"That was a great eye-opener for our community. I agree with you."

As for what the future holds for leadership in Van Buren, Freeman declined to discuss whether he would seek a third term in the mayor's office, which would result in another four state of the city addresses during his tenure.

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"No comment at this time. I'm sitting behind a city seal. I'm not going to do it."

In other business, the city council approved a revised budget for 2013. According to Freeman, the revised budget replaces budget estimates with actual FY2013 year-end totals, essentially closing out the books for the previous year.

Freeman also presented a key to the city of Van Buren to Alderman David Moore, commemorating his 25 years of service on the city council.

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Comments

State of North Van Buren

Although I understand the need to provide growth and cater to the businesses and citizens in north Van Buren, this administration is doing it at the sacrifice of downtown and central Van Buren. They ignore the industrial park. We will likely lose our historic downtown status this year which means no protection for the buildings there. I guess they only want the part of the city that is new and has the big businesses. Looks like its time for another change in the Van Buren city offices.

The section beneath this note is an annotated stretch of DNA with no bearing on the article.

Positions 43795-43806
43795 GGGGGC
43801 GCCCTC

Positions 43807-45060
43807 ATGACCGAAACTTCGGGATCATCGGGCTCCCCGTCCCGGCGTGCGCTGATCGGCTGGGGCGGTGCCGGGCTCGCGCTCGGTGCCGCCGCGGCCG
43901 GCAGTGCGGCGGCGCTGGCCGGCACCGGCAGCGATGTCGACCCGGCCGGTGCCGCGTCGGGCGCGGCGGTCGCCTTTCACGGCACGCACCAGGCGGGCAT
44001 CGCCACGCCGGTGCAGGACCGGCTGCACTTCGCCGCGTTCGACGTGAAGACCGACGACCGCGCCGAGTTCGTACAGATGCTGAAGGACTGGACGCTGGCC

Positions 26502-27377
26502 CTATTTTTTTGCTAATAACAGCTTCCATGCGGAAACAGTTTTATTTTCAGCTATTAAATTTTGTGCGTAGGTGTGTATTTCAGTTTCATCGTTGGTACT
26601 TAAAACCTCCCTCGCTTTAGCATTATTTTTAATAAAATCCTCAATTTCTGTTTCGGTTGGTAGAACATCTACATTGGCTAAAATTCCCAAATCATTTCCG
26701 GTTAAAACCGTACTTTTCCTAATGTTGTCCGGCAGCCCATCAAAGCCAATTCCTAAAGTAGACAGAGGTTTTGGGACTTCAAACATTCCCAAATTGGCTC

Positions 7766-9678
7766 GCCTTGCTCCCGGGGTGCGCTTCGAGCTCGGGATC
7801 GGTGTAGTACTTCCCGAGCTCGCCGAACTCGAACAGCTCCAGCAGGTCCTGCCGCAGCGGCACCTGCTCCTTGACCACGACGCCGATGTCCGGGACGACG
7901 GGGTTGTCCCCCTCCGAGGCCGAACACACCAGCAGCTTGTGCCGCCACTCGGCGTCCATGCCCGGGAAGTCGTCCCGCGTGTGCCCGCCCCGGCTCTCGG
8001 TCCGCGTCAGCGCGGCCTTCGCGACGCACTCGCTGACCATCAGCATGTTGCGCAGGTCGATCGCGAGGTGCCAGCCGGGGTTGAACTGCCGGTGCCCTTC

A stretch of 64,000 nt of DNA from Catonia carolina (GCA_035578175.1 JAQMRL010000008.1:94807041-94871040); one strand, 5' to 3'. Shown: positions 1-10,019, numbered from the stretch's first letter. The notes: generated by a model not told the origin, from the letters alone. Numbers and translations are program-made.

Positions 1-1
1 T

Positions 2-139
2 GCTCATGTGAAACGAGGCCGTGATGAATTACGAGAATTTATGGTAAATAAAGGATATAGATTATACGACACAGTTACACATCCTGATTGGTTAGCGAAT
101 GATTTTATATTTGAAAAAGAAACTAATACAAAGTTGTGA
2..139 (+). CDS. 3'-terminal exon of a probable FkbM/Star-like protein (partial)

Change is definately needed

Trying to funnel everything through 125 year old "down town" is exactly why Fort Smith and Van Buren has been left in the dust by other places in the state and country. The area will never become anything until they get this liberal-minded method of "feel good politics" out. Change is needed, alright, but not the way you are thinking vbhistory

"All things in moderation"

Preserving the past while also taking adequate steps to assure the future someday is available to add to it should be important to all true history lovers. It would appear that downtown VB much like downtown Ft Smith and the area near it has received a lions share of money and attention for well over 3 decades now while neither of them comprise over approx 5% of the population or land area. It seems there is a fairly high turnover of businesses on main street there and if Garrison is not the same, it may be because they tend to stay vacant more here. Perhaps it is important that history fans allow other things to happen also.